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God Matters: Readings in the Philosophy of Religion

4.4 out of 5 stars 7 customer reviews
ISBN-13: 978-0321103659
ISBN-10: 0321103653
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Editorial Reviews

About the Author

Raymond Martin is professor of philosophy at Union College.

Raymond Martin is Professor of Philosophy and Chair of the Philosophy Department at Union College. He previously taught at the University of Maryland, College Park where he is now Emeritus Professor. His books include "The Past Within Us" (1989) and "Self-Concern: An Experiential Approach to What Matters in Survival" (1998).

John Barresi is Professor of Psychology at Dalhousie University. In collaboration with Raymond Martin, he has co-authored "Naturalization of the Soul: Self and Personal Identity in the Eighteenth Century" (2000).

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Product Details

  • Paperback: 581 pages
  • Publisher: Pearson (July 18, 2002)
  • Language: English
  • ISBN-10: 0321103653
  • ISBN-13: 978-0321103659
  • Product Dimensions: 7.5 x 1.2 x 9.1 inches
  • Shipping Weight: 2.2 pounds (View shipping rates and policies)
  • Average Customer Review: 4.4 out of 5 stars  See all reviews (7 customer reviews)
  • Amazon Best Sellers Rank: #476,158 in Books (See Top 100 in Books)

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Top Customer Reviews

By Norman Schultz on May 7, 2011
Format: Paperback
First of all, this is a textbook in the true sense. An anthology priced at $124 isn't targeting the casual reader. Now any student using this book will indeed learn a great deal - I teach philosophy of religion and currently use this text. But there are some problems with it, especially considering that its quality is relative to the field (other philosophy of religion textbooks). I find myself trying to replace it because as it stand right now I have to supplement the text with a fair number of handout readings.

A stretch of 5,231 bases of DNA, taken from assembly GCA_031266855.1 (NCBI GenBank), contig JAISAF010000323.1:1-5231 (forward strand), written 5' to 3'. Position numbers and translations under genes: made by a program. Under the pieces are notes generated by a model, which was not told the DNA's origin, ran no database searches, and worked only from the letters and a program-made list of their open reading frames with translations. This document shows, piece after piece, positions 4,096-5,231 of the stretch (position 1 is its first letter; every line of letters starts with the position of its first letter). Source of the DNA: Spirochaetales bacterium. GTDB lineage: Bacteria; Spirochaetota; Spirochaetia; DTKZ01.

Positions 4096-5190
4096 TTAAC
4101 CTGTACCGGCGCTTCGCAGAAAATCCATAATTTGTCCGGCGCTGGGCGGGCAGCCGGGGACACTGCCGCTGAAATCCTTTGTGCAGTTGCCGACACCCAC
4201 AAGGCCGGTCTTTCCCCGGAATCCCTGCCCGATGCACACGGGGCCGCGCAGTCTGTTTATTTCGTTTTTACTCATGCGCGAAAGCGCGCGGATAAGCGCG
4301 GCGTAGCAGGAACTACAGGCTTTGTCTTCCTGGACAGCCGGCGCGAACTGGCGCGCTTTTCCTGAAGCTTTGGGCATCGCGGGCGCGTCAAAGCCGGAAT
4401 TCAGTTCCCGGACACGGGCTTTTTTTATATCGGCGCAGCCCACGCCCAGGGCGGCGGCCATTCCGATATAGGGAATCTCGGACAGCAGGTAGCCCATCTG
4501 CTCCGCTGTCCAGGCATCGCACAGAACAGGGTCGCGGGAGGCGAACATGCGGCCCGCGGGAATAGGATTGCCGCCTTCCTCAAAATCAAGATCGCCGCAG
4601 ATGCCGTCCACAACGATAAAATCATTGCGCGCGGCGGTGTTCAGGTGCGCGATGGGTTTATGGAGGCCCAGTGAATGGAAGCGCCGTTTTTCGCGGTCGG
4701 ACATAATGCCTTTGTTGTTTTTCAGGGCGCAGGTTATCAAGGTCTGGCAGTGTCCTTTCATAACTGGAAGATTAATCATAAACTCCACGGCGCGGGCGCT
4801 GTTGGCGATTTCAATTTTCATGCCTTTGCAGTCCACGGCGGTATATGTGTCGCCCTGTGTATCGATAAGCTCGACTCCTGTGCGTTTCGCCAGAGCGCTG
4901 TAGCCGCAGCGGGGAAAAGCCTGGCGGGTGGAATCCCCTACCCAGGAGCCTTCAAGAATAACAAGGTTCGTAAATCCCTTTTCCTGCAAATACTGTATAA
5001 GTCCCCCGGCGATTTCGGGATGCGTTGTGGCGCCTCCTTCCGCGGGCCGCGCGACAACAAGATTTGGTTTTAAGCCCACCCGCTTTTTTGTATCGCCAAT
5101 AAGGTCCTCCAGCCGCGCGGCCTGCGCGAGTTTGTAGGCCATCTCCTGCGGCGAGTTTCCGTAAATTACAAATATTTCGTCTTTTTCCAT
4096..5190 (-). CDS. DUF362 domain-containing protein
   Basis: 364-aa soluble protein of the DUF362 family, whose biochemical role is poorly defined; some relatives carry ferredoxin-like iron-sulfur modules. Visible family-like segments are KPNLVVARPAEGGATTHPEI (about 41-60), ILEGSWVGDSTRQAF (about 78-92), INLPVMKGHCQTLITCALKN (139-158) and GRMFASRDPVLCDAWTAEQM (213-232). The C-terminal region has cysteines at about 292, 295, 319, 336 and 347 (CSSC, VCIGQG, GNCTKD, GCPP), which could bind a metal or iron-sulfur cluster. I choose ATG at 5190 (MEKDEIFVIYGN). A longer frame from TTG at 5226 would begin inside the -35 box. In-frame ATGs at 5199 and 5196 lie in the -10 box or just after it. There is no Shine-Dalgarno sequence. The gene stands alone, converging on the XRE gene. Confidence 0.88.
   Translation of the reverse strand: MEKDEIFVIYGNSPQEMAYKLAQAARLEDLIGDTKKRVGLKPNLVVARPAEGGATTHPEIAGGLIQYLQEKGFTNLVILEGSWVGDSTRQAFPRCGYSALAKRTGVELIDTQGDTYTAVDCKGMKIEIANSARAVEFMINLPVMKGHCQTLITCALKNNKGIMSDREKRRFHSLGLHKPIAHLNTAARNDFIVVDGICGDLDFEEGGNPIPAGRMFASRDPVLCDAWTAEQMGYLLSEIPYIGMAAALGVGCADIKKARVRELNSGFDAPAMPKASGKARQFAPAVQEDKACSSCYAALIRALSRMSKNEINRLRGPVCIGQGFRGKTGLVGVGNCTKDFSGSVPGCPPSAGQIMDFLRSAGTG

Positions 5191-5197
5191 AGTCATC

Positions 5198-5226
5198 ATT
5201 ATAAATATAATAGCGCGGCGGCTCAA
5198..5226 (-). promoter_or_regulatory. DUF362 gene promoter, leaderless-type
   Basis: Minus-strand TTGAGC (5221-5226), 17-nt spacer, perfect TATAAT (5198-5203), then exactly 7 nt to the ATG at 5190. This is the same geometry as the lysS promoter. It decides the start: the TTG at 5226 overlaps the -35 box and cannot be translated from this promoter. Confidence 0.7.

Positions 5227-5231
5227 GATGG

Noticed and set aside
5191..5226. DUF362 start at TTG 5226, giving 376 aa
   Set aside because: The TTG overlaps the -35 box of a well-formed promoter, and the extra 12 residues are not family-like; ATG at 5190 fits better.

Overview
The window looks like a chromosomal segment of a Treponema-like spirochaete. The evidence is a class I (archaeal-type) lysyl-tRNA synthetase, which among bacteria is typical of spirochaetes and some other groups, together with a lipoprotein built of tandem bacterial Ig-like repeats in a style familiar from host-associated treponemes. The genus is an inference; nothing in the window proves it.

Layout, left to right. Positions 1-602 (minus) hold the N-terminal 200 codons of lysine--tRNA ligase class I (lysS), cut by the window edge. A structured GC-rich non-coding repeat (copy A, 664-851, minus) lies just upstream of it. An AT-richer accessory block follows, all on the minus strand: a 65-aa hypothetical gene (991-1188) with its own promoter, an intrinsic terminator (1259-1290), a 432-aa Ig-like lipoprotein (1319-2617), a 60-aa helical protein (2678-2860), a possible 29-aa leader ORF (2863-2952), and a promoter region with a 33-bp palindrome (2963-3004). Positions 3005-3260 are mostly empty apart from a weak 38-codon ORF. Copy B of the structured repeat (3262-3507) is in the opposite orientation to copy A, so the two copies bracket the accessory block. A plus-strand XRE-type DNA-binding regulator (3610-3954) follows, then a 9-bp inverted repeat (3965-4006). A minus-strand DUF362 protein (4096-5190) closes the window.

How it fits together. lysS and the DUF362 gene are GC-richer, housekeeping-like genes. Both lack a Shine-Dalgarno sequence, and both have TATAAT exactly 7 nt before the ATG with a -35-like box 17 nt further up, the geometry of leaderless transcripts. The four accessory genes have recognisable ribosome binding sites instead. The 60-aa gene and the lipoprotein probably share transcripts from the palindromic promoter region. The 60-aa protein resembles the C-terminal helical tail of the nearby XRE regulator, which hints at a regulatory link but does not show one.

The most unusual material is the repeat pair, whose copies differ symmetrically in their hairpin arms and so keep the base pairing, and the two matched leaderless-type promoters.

Pros:
- It does cover all the standard bases for a first philosophy of religion course
- There are quite a few boxed excerpts that prove quite helpful, from good modern authors such as Harry Frankfurt, Bill Rowe, Michael Martin, and many more.
- There are several solid readings that you don't find in other texts, such as Davison's "Divine Knowledge and Human Freedom" and Parsons' "Reformed Epistemology: An Atheist Perspective" and others.

Cons:
- There are some poor readings where better ones are available, such as "The Cosmological Argument: An Appraisal" by the Yandells, and Mackie's "Critique of the Moral Argument."
- There are some obvious omission, such as Mackie's "Miracles and Testimony" and Mavrodes "Religion and the Queerness of Morality."
- The sections "Evolution" and "Religion, Ethics, and the Meaning of Life" are poorly thought out - the former has nothing on Intelligent Design and the latter does not address Divine Command Theory sufficiently at all.
- Most of us who teach philosophy of religion recognize that student needs a little general background in philosophy (there is no prerequisite for the course) and this text provides nothing for that purpose.
- At $124 it should be hardcover.
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Format: Paperback Verified Purchase
I had to read this for a class, unless this is your main coarse of study you will probably find it boring and hard to understand. It came on time though.
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By A Customer on December 26, 2002
Format: Paperback
This book takes difficult concepts and makes them relevant for both college students and lay persons. I thoroughly enjoyed the challenges it presented to my belief system and the growth I have experienced because of it. I strongly recommend it.
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By A Customer on December 19, 2002
Format: Paperback
I thought the book did a tremendous job of merging the difficult issues of philosophy and religion together in such a manner as to make the average college student able to get a good grasp on the subject material.
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